Biologists implant radio transmitters to study Thurmond Lake stripers

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Anglers might land some unusual stripers at Thurmond Lake this summer.

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An adult striper fitted with a transmitter is let go by fisheries technician Treye Byars. Biologists will track several dozen stripers at Thurmond Lake to study their seasonal migration patterns.   Special
Special
An adult striper fitted with a transmitter is let go by fisheries technician Treye Byars. Biologists will track several dozen stripers at Thurmond Lake to study their seasonal migration patterns.
Video: Augusta Outdoors
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As part of a study to trace seasonal migration routes of the lake's biggest sportfish, South Carolina research biologist Jason Bettinger is implanting radio transmitters in several dozen fish.

"We've tagged 17 fish -- so far," he said. "We'll probably do 15 or 20 more fish this year, and next year, we'd like to do 30 to 40 more."

The transmitters will enable Bettinger and his colleagues to follow the fish as warmer weather elevates water temperatures and lowers dissolved oxygen levels.

Typically, when hot weather hits, striped bass move upstream toward the Russell Dam tailrace where they are vulnerable to being killed during the operation of Russell Dam's pumped storage "reversible" turbines.

The Army Corps of Engineers is building an $11.3 million oxygen injection system near Modoc, S.C., that will be able to oxygenate a broad swath of water in the lower lake during hot weather, which biologists hope will encourage more stripers to remain in the lower lake.

Bettinger's mission is to observe fish movement this summer and fall, before the oxygen system goes online in 2011. He will repeat the study next year to look for behavior changes.

So far, most of the fish that were implanted with transmitters were large ones.

"We were shooting for fish 21 inches and up," he said. "So far we've gotten them from 22 inches to 48 inches, averaging 33 inches. So we'd like to get some smaller fish next time."

Anglers who catch one of the tagged fish aren't required to let it go, but it wouldn't be a bad idea.

"Obviously, we'd like to get as much information as we can from the fish, but we typically tell people they can do whatever they normally do with their fish," Bettinger said.

Implanting the transmitters requires an incision that is sutured shut with purple thread. "These devices don't have external markings, but if an angler sees sutures on the belly, it means it is one of the fish we've tagged," he sad.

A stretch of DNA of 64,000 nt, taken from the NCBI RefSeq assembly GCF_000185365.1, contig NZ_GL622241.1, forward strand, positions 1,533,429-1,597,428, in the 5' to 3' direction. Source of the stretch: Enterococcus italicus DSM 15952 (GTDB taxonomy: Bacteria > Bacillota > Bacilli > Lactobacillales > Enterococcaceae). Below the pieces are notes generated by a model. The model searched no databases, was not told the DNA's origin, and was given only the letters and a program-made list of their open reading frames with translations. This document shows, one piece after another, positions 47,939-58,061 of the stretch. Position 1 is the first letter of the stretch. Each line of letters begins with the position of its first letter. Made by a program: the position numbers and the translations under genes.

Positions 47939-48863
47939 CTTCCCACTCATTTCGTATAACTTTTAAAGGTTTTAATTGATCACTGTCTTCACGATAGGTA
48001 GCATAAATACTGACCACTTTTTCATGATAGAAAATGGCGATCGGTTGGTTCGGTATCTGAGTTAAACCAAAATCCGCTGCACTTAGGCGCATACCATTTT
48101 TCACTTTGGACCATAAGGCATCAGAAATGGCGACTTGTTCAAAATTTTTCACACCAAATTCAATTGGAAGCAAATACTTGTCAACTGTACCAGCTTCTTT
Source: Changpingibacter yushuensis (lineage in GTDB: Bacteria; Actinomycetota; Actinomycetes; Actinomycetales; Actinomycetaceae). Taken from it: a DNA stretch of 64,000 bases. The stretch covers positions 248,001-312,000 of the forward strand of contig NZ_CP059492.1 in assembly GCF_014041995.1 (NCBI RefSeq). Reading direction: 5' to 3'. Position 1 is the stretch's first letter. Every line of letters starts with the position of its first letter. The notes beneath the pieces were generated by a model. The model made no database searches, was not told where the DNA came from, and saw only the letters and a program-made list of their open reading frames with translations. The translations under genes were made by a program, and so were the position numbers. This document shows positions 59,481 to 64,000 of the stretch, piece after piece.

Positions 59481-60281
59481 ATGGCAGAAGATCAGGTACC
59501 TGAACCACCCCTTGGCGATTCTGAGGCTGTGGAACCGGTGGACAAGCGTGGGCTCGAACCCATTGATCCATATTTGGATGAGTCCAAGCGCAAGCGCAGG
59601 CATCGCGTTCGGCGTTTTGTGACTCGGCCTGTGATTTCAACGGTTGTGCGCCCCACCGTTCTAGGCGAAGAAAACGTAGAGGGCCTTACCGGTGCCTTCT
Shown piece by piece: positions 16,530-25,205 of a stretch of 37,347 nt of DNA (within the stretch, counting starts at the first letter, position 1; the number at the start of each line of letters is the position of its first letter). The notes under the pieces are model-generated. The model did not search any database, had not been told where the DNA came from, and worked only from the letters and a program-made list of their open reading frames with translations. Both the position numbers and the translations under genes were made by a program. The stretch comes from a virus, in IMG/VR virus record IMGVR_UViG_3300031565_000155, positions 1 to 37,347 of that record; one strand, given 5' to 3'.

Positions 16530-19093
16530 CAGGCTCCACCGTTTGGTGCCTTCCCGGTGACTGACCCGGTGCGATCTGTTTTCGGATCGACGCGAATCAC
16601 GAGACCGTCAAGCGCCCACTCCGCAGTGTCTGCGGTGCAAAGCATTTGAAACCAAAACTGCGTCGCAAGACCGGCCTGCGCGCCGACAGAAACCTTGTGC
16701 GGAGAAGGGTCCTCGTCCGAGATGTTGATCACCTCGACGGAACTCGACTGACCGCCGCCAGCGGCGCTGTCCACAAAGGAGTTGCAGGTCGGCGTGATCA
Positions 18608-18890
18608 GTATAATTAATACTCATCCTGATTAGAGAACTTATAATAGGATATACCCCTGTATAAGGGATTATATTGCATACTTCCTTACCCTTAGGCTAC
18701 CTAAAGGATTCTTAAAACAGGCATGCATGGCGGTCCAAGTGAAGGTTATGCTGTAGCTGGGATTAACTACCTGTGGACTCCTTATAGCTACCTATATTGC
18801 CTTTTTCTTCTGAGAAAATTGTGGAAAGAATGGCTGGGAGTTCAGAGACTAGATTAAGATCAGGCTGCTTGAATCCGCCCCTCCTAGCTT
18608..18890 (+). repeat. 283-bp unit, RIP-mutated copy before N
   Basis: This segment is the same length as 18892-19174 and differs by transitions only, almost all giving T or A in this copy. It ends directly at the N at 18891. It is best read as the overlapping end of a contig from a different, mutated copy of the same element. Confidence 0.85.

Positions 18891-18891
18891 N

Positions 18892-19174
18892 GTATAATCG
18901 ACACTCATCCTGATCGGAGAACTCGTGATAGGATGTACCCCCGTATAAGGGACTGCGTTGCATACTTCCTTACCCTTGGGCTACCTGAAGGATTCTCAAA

The transmitter is about the size of a tube of lipstick. "If someone gets one, we'd like to have it back, because we can reuse it in another fish," Bettinger said.

Once operational, the oxygen plant will be capable of pumping 20 to 100 tons of oxygen per day through seven miles of perforated pipes submerged 80 to 90 feet below the lake's surface.

The project's $11.3 million pricetag includes a series of improvements to Gilchrist Road and a nearby boat ramp and parking lot.

The system is the last of a series of environmental features the corps agreed to undertake as a condition of operating Russell Dam's reversible turbines.

4-H HONORS: Columbia County's 4-H Project SAFE shotgun team captured a series of top awards at the April 17 state qualifying competition held in Bulloch County.

Lori Patterson, the shotgun team's lead coordinator, said 75 team members participated in the 11-county event and won six of eight awards given, including high individual scorer at both the junior and senior levels. Other awards were first and second place, junior teams; and first and third place, senior teams.

The program has 166 team members this year, she said. Practices are held each Thursday at the old Columbia County landfill property. For more information on the team and its schedules, visit cc4hsafe.info.

HOMELESS OSPREYS: I got an e-mail last week from Mike Cliatt, one of many local anglers who has noticed the large osprey nest on a power pole at the Little River Bridge between Lincoln and Columbia counties.

It was bad news: the recent windstorm, he said, appeared to have destroyed the nest. "The eagles were nowhere in sight."

I checked with Jeff Brooks, the Corps of Engineers' wildlife biologist, who was aware of the nest, but had no details on the fate of the birds that had used it.

Ospreys typically return to the same nests year after year, Brooks said, and have been using the one on the bridge for several years.

He was unsure if the ospreys had any young. However, with fledging typically not occurring until July, any young birds in the nest might have been lost.


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